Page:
TKTK|Rendering via Seattle Center
    In case you missed it, Memorial Stadium is getting a makeover — and now we have a solid first look at what it may look like once the construction dust clears.

    Seattle Public Schools and architect Generator Studio filed a Building & Land Use Pre-Application, and with it we got a new set of renderings giving us a better look at the stadium’s new features.

    We also now know that between its press box, concessions stands, restrooms, and storage areas that the project makes up ~70,000 sqft of enclosed space. Other expected features include:
    • 8,000-person projected capacity
    • Covered stands
    • Synthetic turf playing field
    • All-electric design
    • Enhanced, but preserved, Memorial Wall
    A proposed site plan for the renovated Memorial Stadium shows lots of covered seating, a parking lot, and the features' orientation on the lot.

    A site plan was submitted along with the renovation’s building and land use pre-application.


    Site plan via City of Seattle


    A term sheet between the City of Seattle, Seattle Public Schools, and the One Roof Stadium Partnership that was reviewed by our friends at KING 5 provides a look into some of the renovation plans, including next steps + new features to expect upon completion.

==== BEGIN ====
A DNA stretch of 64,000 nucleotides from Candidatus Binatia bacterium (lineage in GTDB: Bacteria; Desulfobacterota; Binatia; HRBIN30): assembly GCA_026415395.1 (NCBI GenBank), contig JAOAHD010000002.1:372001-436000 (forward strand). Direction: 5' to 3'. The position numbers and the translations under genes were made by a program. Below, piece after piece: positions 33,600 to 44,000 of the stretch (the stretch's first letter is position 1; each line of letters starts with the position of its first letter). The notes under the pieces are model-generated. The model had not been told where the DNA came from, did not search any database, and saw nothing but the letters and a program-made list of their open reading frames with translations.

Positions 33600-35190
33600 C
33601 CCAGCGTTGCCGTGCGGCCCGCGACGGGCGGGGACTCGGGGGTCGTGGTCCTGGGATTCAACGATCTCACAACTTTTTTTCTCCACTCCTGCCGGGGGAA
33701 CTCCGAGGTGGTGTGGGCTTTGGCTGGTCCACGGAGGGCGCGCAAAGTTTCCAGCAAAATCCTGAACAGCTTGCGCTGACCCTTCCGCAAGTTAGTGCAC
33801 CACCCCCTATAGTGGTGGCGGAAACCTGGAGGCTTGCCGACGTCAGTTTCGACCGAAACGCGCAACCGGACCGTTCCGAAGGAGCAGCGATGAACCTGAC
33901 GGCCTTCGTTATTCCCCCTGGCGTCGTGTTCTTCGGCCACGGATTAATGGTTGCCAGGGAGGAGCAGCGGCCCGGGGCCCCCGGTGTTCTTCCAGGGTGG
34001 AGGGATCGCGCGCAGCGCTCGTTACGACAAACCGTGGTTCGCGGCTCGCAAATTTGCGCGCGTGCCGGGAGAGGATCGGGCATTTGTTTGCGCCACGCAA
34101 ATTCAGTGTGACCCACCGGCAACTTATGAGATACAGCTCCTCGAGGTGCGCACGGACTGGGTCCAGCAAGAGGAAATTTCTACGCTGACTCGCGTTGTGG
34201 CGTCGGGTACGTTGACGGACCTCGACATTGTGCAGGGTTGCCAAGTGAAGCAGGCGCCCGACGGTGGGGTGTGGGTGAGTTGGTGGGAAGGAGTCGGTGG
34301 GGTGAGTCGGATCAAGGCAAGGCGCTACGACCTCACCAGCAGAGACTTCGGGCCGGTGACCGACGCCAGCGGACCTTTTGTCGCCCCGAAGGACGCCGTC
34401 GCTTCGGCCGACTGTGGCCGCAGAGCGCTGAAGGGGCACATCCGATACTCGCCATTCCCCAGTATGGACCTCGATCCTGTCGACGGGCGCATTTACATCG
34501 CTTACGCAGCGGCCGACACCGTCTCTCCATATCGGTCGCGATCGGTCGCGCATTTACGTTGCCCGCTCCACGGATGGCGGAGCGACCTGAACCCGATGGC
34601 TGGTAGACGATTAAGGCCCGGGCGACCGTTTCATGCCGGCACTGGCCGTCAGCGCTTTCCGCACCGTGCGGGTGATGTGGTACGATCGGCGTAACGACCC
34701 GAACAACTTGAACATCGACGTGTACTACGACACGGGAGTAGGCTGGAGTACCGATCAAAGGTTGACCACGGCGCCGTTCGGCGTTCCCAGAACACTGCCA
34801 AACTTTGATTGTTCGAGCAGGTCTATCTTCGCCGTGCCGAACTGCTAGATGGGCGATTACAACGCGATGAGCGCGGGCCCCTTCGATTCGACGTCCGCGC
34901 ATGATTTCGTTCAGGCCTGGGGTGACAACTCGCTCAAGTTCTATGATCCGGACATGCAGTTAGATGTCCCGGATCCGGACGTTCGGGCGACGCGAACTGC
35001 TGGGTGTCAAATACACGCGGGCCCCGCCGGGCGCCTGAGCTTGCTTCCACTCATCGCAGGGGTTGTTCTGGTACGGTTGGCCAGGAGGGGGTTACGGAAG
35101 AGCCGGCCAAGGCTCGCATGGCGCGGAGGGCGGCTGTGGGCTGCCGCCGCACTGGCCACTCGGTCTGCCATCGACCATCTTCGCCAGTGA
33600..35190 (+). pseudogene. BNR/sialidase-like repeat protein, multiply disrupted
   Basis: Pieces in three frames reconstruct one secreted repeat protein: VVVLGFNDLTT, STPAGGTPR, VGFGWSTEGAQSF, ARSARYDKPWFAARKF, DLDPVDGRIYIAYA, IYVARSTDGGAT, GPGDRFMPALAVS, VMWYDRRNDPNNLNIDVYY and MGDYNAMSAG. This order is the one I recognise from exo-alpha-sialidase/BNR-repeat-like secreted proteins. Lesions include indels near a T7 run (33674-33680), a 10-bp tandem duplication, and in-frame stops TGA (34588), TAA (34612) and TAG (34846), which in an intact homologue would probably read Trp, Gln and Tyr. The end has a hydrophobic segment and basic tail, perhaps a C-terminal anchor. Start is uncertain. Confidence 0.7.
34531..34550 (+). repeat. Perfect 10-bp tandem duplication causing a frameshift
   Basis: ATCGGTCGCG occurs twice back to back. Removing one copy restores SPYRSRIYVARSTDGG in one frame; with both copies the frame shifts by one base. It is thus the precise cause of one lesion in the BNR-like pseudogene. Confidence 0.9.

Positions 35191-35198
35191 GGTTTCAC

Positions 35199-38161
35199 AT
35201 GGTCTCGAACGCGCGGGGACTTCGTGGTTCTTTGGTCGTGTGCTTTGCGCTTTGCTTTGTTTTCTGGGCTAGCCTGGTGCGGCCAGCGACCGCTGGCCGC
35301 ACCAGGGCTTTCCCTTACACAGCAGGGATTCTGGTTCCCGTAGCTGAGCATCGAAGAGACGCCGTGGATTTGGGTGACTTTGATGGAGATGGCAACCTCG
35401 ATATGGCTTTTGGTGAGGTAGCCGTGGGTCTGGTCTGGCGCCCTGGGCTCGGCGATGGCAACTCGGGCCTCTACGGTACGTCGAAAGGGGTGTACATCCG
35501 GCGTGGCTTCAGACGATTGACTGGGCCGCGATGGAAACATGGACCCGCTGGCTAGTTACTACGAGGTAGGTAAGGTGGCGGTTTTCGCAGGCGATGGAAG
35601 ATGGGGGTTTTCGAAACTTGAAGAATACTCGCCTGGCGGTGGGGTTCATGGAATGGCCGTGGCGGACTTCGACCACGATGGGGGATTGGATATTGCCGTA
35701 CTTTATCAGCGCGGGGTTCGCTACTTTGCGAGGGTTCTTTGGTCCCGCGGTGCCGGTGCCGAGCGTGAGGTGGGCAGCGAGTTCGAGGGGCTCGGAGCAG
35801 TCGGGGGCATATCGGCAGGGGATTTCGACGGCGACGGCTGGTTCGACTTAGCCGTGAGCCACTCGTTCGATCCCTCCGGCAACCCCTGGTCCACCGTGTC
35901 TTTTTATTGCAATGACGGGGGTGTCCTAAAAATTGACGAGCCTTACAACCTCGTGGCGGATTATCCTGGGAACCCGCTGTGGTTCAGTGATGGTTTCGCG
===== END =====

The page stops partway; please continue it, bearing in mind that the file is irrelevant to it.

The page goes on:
According to the term sheet, public funding will be capped at roughly $110 million. Of that number, Seattle Public Schools will be responsible for $66.5 million, the City of Seattle will be responsible for $40 million, and the Washington State Department of Commerce will cover the remaining $3.95 million.

    The One Roof Partnershipthe corporate team behind the Seattle Kraken, Climate Pledge Arena, its philanthropic counterpart One Roof Foundation, and Oak View Group — pledged $5 million and is leading a private fundraising campaign for remaining costs.
    The Buy
    New denim on Nordstrom Rack. We’re seeing great finds in women’s jeans from Joe’s, Good American, and Lucky Brand, all perfect for a spring refresh.
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    The Wrap
    Brianna Williams Today’s edition by:
    From the editor
    Back in my college town of Chattanooga, TN (funnily enough, this is also where City Editor Alina attended college), there’s a similar piece of underground history. While there are various theories and claims about how Underground Chattanooga came about, there’s not really a definitive answer.